The Date of Luke

The same author wrote both the Gospel of Luke and the Acts of the Apostles. This does not mean the two books were written at the same time as a single work. The differences between Luke 24 and Acts 1 suggest two separate works are in view. A common suggestion is that Luke wrote his gospel during Paul’s imprisonment in Caesarea between 57 and 59. This would have given Luke a long time to interview witnesses in Palestine. But Wenham argues for an even earlier date.

The brother whose praise is in the gospel

A strong tradition of the early church identifies the individual mentioned in 2 Cor. 8:18 as Luke (Origen, First Homily on Luke 6; Eusebius, HE 6.25.6; Ephraem, Commentary on Epistles of Paul 103; Chrysostom, Homily 18 on 2 Corinthians [although favoring Barnabas], Jerome, De Vir. Ill. 7). The subscription in most Byzantine-type manuscripts of 2 Corinthians mention Luke.

Identifying this brother as Luke requires Wenham to eliminate other possibilities. Some other church fathers identified the brother as Barnabas. Wenham rejects this because there is no evidence that Barnabas was with Paul at this time and he thinks Paul would have mentioned Barnabas by name (cf. 1 Cor. 9:6). There is no evidence that Mark was with Paul at this time so he’s eliminated. It’s unlikely to be Silas since he was already known to the Corinthians and mentioned earlier in the letter (2 Cor. 1:19). For the same reasons, Wenham does not think Timothy would have been referred to so cryptically. The fact that Timothy was the co-author also indicates he would not have delivered the letter.

The context of 2 Cor. 8:18 is about the collection for the relief of the poor saints in Jerusalem (2 Cor. 8:19-21). This leads Wenham to suggest the brother must be one of those who accompany Paul to Jerusalem in Acts 20:4. Acts 20:4 is one of the “we” passages where Luke is present. Acts 20:4 mentions four Macedonians (Sopater, Aristarchus, Secundus, Gaius). 2 Cor. 9:4 states that the Corinthians would be embarrassed if some Macedonians came and saw they were not ready for the collection. This implies that the brother in 2 Cor. 8:18 was not a Macedonian. Acts 20:4 mentions Trophimus but Wenham thinks he is too insignificant to be identified with the brother. Wenham thinks the Tychicus of Acts 20:4 is a stronger candidate (Eph. 6:21; Col. 4:7; 2 Tim. 4:12; Tit. 3:12). The weight of tradition would seem to favor Luke over Tychicus (who could be the brother of 2 Cor. 8:22).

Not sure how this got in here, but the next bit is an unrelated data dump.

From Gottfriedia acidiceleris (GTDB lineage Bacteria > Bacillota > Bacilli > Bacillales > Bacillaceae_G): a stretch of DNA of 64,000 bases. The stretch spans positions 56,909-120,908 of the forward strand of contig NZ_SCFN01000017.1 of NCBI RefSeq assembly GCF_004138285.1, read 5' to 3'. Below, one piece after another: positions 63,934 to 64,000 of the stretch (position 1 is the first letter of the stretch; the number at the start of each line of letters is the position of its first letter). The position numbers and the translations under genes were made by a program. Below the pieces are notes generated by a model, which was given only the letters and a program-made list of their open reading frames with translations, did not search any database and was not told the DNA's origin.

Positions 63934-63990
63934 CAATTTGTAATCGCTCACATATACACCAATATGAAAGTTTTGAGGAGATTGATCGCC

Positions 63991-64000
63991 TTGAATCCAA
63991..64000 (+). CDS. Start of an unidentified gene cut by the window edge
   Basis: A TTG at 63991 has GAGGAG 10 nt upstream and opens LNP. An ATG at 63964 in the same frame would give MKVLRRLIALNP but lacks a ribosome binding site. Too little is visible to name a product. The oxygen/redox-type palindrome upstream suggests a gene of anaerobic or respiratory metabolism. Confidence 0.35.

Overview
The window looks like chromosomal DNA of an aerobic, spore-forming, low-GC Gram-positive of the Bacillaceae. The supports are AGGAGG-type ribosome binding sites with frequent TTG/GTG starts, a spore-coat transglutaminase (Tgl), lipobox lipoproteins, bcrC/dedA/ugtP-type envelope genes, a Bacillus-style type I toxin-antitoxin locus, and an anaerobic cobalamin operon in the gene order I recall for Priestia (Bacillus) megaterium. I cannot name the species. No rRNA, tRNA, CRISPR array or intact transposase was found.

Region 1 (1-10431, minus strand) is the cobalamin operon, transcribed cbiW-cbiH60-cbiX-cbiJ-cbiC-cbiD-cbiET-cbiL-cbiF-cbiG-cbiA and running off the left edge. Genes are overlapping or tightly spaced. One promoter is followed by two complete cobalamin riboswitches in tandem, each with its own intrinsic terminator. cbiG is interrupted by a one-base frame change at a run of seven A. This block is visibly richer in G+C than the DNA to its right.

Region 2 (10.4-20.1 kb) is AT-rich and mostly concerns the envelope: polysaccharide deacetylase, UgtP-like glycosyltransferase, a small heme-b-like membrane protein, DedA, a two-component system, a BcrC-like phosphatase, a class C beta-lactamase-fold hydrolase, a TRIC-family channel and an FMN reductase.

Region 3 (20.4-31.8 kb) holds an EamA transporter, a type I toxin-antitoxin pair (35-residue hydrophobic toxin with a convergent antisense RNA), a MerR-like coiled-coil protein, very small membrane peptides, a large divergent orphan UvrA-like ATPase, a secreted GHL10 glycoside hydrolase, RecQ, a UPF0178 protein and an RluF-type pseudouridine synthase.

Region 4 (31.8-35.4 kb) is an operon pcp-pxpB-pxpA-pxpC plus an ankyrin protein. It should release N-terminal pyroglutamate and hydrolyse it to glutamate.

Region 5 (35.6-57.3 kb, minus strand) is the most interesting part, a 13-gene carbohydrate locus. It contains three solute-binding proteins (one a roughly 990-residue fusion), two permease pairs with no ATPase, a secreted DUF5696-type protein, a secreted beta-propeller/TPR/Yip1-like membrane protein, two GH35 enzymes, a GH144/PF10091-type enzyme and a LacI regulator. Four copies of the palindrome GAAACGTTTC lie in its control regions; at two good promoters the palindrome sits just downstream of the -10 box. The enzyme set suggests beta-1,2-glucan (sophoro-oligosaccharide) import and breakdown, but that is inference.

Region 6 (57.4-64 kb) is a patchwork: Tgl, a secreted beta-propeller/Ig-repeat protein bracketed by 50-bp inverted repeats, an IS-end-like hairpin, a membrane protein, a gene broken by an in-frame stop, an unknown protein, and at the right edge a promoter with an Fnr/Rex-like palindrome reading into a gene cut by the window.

Another issue is the Greek behind 2 Cor. 8:18. There is disagreement on whether the “gospel” is the gospel-message or a gospel-book. Wenham thinks it is possible that this refers to a gospel-book. The Greek literally reads “in the gospel” despite the fact that most translations say something like “for his preaching of the gospel” or “for his services to the gospel.” Wenham does not think it means “for his preaching of the gospel” because this would be to compare him to Titus. He also doesn’t think a preacher could have been praised by all the churches since traveling from church to church was an arduous journey (even allowing for hyperbole). Likewise, Wenham thinks it unlikely that someone known for his services to the gospel would be so well known. However, if the brother is Luke then he was well known as the brother who had written a gospel. Why Paul did not use Luke’s name can’t be known.